) have used a less intensive preparatory regimen of fludarabine, busulfan, and anti-thymocyte globulin. They report on 13 patients treated for haemoglobinopathies (4), immunodeficiency diseases (6), and metabolic disorders (3). Full donor engraftment occurred in eight of 11 evaluable patients and three patients, two with hyper-IgM syndrome and one with X-linked lymphoproliferative disease, had complete resolution of their disease. There were two deaths in the first year, at 7 days and 3 months, and two later deaths, at 1 year 12 days and 2 years 1 month. Only one of the four patients with haemoglobinopathy had stable long-term engraftment. The authors of this paper commend the use of the reduced-intensity regimen except for children with haemoglobinopathy.
About 1% of children with diabetic ketoacidosis (DKA) develop clinically apparent cerebral oedema. More than two thirds of the children who develop symptomatic cerebral oedema either die or are left with severe brain damage. The causes of the cerebral oedema are not well understood but it may result from swelling of brain cells (cytotoxic oedema) as a result of cell damage or of osmotic imbalance, or from accumulation of intercellular fluid (vasogenic oedema) after breakdown of the endothelium that forms the blood-brain barrier. Now researchers in California (
) have shown that intercellular oedema occurs in DKA. Using diffusion magnetic resonance imaging during treatment and after recovery, they found that children without symptomatic cerebral oedema had, during treatment, a high apparent diffusion coefficient (indicating intercellular oedema) in all areas of the brain except the occipital grey matter. This suggests a vasogenic process rather than osmotic cellular swelling. They also showed a probable increase in cerebral blood flow using perfusion magnetic resonance imaging. They did not study children with symptomatic cerebral oedema so it is possible that such children may have a second and different insult. These results do not suggest alterations to present fluid and insulin management of DKA but they do suggest that research into early or preventive treatment aimed at the endothelium might prove fruitful.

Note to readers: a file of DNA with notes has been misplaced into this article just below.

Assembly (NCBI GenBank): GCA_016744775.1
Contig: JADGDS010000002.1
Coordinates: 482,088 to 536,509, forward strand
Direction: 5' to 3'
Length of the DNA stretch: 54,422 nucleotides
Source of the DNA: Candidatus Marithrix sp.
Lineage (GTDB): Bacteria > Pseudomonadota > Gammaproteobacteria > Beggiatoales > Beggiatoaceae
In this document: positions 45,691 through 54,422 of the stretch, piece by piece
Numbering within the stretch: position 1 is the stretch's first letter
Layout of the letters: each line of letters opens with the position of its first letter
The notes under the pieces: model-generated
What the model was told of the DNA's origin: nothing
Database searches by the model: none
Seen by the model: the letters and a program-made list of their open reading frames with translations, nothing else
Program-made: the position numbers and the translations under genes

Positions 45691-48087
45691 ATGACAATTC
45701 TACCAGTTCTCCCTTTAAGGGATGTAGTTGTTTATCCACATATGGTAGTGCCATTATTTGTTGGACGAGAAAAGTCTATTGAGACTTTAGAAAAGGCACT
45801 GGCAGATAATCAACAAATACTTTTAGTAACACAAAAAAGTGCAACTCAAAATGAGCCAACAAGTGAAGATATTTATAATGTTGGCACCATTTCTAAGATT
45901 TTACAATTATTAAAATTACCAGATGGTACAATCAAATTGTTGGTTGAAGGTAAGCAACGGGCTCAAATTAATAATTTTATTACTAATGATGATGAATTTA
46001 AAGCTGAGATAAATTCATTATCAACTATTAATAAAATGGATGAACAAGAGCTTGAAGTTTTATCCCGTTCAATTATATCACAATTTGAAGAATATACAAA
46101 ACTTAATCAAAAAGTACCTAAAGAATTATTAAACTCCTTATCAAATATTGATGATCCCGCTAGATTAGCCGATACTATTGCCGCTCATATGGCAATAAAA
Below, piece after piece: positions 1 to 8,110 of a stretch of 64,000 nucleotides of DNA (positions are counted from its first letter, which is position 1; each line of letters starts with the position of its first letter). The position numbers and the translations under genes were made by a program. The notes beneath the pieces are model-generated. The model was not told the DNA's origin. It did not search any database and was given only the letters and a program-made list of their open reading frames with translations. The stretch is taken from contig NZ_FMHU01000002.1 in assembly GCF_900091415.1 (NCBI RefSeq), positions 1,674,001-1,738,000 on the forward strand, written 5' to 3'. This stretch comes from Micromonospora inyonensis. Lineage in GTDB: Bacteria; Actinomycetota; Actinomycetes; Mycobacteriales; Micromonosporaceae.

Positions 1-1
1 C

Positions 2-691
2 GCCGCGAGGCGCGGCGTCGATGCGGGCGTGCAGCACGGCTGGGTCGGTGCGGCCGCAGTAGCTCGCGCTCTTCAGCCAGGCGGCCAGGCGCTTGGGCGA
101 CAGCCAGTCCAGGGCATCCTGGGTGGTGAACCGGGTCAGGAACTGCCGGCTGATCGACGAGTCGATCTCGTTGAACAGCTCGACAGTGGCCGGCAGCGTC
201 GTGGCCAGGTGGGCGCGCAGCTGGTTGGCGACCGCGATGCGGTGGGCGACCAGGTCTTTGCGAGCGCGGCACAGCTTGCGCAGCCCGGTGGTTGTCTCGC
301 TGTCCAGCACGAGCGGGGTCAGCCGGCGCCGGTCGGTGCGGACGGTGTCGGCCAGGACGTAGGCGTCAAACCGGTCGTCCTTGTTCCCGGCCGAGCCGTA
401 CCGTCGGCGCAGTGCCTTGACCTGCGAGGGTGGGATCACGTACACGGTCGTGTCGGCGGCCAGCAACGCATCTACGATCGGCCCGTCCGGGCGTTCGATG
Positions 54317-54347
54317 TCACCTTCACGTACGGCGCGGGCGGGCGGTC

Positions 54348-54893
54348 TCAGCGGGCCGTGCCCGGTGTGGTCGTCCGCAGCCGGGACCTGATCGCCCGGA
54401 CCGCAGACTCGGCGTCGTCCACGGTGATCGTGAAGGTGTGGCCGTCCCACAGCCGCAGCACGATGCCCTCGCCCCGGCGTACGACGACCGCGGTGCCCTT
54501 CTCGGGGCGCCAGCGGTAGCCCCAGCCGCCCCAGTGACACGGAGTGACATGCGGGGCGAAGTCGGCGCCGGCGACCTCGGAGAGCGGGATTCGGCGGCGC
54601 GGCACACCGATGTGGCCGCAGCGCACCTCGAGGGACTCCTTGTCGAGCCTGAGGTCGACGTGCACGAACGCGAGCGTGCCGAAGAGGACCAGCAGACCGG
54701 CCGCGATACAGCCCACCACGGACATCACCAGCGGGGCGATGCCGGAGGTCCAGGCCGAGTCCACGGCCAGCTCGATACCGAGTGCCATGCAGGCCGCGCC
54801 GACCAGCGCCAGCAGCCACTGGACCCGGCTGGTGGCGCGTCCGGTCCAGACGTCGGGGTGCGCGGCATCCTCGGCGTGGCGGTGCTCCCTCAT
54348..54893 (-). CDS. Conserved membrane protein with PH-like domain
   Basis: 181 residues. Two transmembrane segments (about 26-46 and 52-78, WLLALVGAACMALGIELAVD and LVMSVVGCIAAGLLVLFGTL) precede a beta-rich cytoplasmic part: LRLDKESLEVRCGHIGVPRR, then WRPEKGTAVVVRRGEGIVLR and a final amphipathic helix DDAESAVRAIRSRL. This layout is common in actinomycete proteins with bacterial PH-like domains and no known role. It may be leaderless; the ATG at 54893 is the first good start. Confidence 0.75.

The routine three-dose infant immunisation schedule against meningococcal serogroup C infection does not give long-lasting protection. After the introduction of the meningococcal serogroup C conjugate vaccine in 1999 the incidence of serogroup C disease in the UK fell sharply. Now long-term follow up data have been provided (
). Up to the end of March 2004 there have been 214 cases of serogroup C disease in the target population, 53 of whom had been vaccinated (vaccine failures). There were four deaths among the vaccine failures and 21 of the 53 had received routine vaccination in infancy rather than catch-up vaccination. Vaccine effectiveness was 66% among infants who received the routine three doses at 2, 3, and 4 months, and 83–100% following catch-up vaccination at 5 months to 18 years. In the first year after vaccination vaccine effectiveness was high (87–98%) in all age groups. Beyond 1 year, however, vaccine effectiveness remained high in the catch-up vaccination groups (overall it fell from 95% to 90%) but was poor or nil after routine infant vaccination. Eighteen of 19 cases of serogroup C disease occurring in the routine vaccination age group after more than 1 year of follow up were in vaccinated children. Accelerated schedules may not be optimal for conjugate vaccines. Alternative schedules will need to be considered, possibly with a fourth dose in the second year.